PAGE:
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Tower of London
Directed by Rowland V. Lee
Produced by Rowland V. Lee
Written by Robert N. Lee
Starring Basil Rathbone
Boris Karloff
Vincent Price
Music by Ralph Freed
Hans J. Salter
Frank Skinner
Cinematography George Robinson
Editing by Edward Curtiss
Distributed by Universal Pictures
Release date(s) North America November 17, 1939
North America June 1948 (rerelease)
Europe April 16, 1944
Europe September 5, 1952
Running time 92 minutes
Language English

Tower of London (1939) black-and-white historical film released by Universal Pictures and directed by Rowland V. Lee. It stars Basil Rathbone as the future Richard III of England, and Boris Karloff as his fictitious club-footed executioner Mord. Vincent Price appears as George, Duke of Clarence. Actor John Rodion, who appears in a small role, is actually Rodion Rathbone, Basil's son.

The film is based on the traditional depiction of Richard rising to become King of England by eliminating everyone ahead of him. Each time Richard accomplishes a murder, he removes one figurine from a dollhouse resembling a throneroom. Once he has completed his task, he now needs to defeat the exiled Henry Tudor to retain the throne.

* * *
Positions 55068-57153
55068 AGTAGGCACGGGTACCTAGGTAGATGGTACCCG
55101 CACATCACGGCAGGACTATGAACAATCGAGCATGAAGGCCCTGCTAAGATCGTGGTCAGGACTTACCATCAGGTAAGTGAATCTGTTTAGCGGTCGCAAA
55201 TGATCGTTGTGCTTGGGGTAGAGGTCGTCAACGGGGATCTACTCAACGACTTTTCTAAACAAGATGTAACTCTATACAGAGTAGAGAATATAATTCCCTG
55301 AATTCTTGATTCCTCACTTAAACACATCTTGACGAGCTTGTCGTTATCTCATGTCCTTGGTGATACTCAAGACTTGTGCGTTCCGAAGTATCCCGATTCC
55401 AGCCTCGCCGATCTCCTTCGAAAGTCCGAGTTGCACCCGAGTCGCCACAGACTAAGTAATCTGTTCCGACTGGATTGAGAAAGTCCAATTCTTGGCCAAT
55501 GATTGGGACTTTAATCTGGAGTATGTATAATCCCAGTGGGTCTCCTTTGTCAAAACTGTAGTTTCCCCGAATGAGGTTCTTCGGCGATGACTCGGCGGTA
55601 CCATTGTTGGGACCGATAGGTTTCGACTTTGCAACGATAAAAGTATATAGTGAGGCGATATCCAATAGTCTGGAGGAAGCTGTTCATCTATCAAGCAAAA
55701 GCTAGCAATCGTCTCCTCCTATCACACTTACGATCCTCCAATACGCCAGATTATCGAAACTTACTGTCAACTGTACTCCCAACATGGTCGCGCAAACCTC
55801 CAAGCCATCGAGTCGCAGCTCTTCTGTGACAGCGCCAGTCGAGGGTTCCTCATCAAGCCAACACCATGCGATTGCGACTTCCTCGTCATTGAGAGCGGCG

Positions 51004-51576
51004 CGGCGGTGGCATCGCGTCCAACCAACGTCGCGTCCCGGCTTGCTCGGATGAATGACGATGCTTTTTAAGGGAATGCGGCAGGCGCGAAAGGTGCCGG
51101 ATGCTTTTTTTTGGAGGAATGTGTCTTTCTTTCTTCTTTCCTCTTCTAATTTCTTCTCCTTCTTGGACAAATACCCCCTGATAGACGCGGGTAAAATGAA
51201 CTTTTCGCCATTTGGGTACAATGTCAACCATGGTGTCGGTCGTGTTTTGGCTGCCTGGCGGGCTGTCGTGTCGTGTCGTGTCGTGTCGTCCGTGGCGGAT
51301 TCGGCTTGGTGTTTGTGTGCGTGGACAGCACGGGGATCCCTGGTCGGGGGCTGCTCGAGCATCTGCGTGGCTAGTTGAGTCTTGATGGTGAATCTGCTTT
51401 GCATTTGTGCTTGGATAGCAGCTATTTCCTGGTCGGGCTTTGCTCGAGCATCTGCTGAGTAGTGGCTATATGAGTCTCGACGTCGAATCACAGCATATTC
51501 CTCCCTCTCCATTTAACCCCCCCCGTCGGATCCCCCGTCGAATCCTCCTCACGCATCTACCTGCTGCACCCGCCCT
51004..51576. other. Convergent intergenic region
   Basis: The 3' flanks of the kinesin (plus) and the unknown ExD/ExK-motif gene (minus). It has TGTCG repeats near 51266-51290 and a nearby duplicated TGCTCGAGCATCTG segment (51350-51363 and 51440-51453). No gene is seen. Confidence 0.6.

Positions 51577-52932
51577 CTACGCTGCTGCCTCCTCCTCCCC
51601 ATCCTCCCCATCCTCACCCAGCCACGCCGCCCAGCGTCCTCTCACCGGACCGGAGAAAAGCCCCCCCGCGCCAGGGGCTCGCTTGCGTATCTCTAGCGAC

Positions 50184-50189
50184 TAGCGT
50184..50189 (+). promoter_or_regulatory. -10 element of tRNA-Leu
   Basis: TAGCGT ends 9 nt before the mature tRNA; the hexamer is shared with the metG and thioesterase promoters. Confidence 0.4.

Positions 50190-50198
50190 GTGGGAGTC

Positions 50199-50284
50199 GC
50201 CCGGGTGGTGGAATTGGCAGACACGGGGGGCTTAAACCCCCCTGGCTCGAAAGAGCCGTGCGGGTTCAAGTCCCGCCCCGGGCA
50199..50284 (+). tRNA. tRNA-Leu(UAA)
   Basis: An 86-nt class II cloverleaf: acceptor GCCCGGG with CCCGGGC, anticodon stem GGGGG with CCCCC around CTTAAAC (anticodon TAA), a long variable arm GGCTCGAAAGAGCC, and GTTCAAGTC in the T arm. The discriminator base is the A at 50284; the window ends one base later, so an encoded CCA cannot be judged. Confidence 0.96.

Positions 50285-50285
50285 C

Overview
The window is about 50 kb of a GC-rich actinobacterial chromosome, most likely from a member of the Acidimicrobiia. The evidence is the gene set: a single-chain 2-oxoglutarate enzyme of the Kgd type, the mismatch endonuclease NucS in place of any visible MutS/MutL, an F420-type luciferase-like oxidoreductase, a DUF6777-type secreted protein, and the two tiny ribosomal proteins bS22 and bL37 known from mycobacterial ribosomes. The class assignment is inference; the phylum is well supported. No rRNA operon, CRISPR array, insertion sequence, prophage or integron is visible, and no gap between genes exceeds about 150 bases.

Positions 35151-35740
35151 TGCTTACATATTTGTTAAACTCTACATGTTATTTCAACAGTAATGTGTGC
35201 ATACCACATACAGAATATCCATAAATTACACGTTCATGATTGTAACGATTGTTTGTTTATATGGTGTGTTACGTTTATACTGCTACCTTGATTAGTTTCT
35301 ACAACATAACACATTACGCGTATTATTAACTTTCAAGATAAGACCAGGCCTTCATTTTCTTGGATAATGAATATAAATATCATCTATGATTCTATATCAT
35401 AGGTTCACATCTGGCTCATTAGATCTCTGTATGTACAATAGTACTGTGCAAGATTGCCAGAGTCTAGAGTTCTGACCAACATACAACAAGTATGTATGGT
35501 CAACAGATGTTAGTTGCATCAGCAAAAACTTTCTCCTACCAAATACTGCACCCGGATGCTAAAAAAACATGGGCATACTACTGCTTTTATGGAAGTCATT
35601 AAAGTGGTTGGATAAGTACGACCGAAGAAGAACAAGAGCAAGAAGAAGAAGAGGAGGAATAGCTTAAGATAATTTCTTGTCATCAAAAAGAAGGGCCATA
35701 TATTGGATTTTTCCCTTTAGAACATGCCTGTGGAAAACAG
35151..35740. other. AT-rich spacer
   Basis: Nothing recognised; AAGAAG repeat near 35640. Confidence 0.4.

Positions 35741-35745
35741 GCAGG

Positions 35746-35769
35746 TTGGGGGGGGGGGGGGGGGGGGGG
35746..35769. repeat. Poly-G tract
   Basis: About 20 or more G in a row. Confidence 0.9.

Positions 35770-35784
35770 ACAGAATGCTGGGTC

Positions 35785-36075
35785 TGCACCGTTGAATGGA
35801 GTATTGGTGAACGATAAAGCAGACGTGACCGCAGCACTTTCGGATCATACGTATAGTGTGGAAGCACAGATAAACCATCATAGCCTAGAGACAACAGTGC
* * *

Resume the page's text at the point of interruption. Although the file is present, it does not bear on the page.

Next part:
The plot was not derived from Shakespeare's Richard III, but rather was written by Robert N. Lee (director Rowland V. Lee's brother) after reading a great deal of British history. George, Duke of Clarence (one of Richard's brothers) is depicted as something less than the tragically noble figure found in Shakespeare. Ian Hunter portrays Edward IV, who is not depicted here as the feeble, dying King found in Laurence Olivier's 1955 film version of Shakespeare's play. The exterior castle sets constructed for this film became a staple of the Universal backlot and could be seen time and time again in subsequent films (most prominently in the 1952's The Black Castle).

The film inspired a 1962 remake with Vincent Price now in the lead role. The remake was made on an extremely low budget, was shot in black-and-white with a small cast (and used stock footage from the 1939 version for the battle sequences), and placed far more of an emphasis on genuine horror. Price later told Rathbone's biographer Michael Druxman that he felt Rathbone's performance as Richard was probably more historically genuine than either Laurence Olivier's or his own.

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